I love it when our media commentator goes off on a theme. Editing writers who have let themselves off the leash is always enjoyable, and his stream-of-consciousness style is at its best when he’s got hold of a metaphor and is running with it.
This piece – only a 240-word sidebar to his main column – is about the BBC payoffs row: the large amount of licence-payers’ money given as golden goodbyes to departing executives and the furious backlash that has resulted from them. That money could have been spent on all sorts of worthwhile things, the media has chorused, using the usual benchmarks: Downton Abbey episodes, schoolbooks, hospital beds etc. Last week, though, the BBC came out fighting, and countered the criticism with a comparison of its own. As the media commentator puts it:
And that’s all the media commentator needs to mint a new currency of comparison, the unit of exchange being the cost of televising Sunderland v Newcastle at the Stadium of Light: one match equals one “Light”.
When writers have got the bit between their teeth, the standard advice for editors is to keep out of their way and let them flow. And that’s good advice on the whole: intervening to correct fragmented sentences or very long paragraphs can kill the whole experience, and bring “correctness” and “readability” at the expense of enjoyment. But mistakes – actual mistakes – are a different matter. Maybe it’s my dorkish sub-editor’s soul, but I can’t fully enjoy a comic or passionate rant when a dangling modifier points all the ire in the wrong direction or there’s a glaring malapropism in the punchline. A greengrocer’s apostrophe can spoil a joke almost as much as it spoils an editorial. So the skill, actually, is to intervene just enough – to unobtrusively correct a fact or a timeline, say. Or, in this case, to correct the arithmetic.
Let’s look at what a “Light” is worth again. If £3.8m is “about half of what of what other TV networks would pay for televising the first half of a Premiership football match”, that’s £3.8m per quarter, in effect, or £7.6m per half. The total cost of a match would be £7.6m x 2; therefore one Light equals £15.2m.
But that doesn’t seem to be how it works in the article. If BBC News costs £61.5m, that’s nowhere near as much as 10 Lights: more like four. Same with BBC4: £70.2m is less than 5 Lights, not more than 10.
And hang on a minute: did Lord Patten really say “half of what of what other TV networks would pay for televising the first half of a Premiership football match”? That’s a funny way to put it – a lot of halves. That’s actually strange enough to need some investigation.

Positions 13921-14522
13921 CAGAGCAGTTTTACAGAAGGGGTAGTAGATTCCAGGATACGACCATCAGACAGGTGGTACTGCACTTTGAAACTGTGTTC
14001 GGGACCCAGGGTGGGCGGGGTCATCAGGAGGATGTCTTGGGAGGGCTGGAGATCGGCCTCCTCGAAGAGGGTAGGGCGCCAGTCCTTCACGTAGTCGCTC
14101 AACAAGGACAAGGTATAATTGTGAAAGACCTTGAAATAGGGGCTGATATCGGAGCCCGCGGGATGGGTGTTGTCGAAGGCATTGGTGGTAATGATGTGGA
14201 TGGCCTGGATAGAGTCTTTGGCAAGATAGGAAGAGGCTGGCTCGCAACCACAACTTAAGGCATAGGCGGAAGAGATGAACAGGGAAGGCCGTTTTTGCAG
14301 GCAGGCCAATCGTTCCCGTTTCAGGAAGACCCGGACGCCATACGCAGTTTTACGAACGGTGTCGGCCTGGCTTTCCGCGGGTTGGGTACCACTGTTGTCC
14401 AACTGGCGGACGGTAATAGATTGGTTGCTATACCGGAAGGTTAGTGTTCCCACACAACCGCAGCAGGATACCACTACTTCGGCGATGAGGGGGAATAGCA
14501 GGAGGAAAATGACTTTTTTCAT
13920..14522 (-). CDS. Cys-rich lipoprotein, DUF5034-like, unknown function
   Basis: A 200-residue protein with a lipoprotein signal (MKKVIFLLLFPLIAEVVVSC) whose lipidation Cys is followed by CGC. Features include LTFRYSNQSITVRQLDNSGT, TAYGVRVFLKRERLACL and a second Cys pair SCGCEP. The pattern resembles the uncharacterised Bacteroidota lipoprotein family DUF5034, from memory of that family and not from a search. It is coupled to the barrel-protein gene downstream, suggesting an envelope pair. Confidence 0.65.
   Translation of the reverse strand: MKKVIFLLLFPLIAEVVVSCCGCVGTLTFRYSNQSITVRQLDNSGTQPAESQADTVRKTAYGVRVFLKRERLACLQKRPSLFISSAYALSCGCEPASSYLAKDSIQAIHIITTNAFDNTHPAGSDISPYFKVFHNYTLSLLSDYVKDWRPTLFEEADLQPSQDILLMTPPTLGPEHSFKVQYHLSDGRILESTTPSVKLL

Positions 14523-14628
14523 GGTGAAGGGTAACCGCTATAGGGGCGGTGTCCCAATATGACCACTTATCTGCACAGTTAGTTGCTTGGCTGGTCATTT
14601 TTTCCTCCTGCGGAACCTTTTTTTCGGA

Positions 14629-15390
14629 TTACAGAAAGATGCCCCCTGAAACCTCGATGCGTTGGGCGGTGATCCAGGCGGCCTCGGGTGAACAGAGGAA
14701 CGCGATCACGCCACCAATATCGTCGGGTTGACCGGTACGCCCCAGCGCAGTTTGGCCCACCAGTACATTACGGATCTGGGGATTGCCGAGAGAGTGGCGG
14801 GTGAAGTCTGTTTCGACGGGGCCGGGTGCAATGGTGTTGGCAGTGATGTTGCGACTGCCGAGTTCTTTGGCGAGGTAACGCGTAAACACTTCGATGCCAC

And lo and behold, the original article proves that doesn’t appear to be what he said. Per the furniture:
Mystery solved. But wait – what’s this in the body text?
So, he did say half of a half? What’s going on here? I thought I was just on for a quick tidy-up of a 240-word sidebar. But now, out of nowhere, we’re into a full-blown re-investigation of a completely different article from another desk whose content is at variance with its furniture (and which is also short an apostrophe in the standfirst). Can’t just leave it like that. Sigh.
Right: further scrutiny of this new article has revealed an actual hard number we can work from:
Aha. So, allowing for typical politicians’ numerical exaggeration (and journalists are not in much of a position to criticise anyone else about that), £3.8m is indeed, roughly, the cost of televising half a Premier League match. Good: just need to email the media desk with suggested corrections for this piece, go back to my piece and write around the quote to fix it.
Except that – dammit – we’re still not quite there. If £3.8m is right (ish), the sums still aren’t. Look at the maths once again. The cost of BBC News, £61.5m, isn’t exactly “less than 10 Lights” if you take “less than 10” to mean nine-point-something and one Light to be £7.6m: it’s barely over eight. But it is pretty close if you go with the real £6.6m figure – which is mentioned nowhere in this piece. Moreover, BBC4’s budget of £70.2m isn’t “10 Lights and a bit of injury time” if one Light is £7.6m; and if one Light is £6.6m, it’s closer to 11 Lights than 10 – not just a bit of injury time but almost a whole extra hour.
Never judge an article by its word count. Man, why did I pick this one up?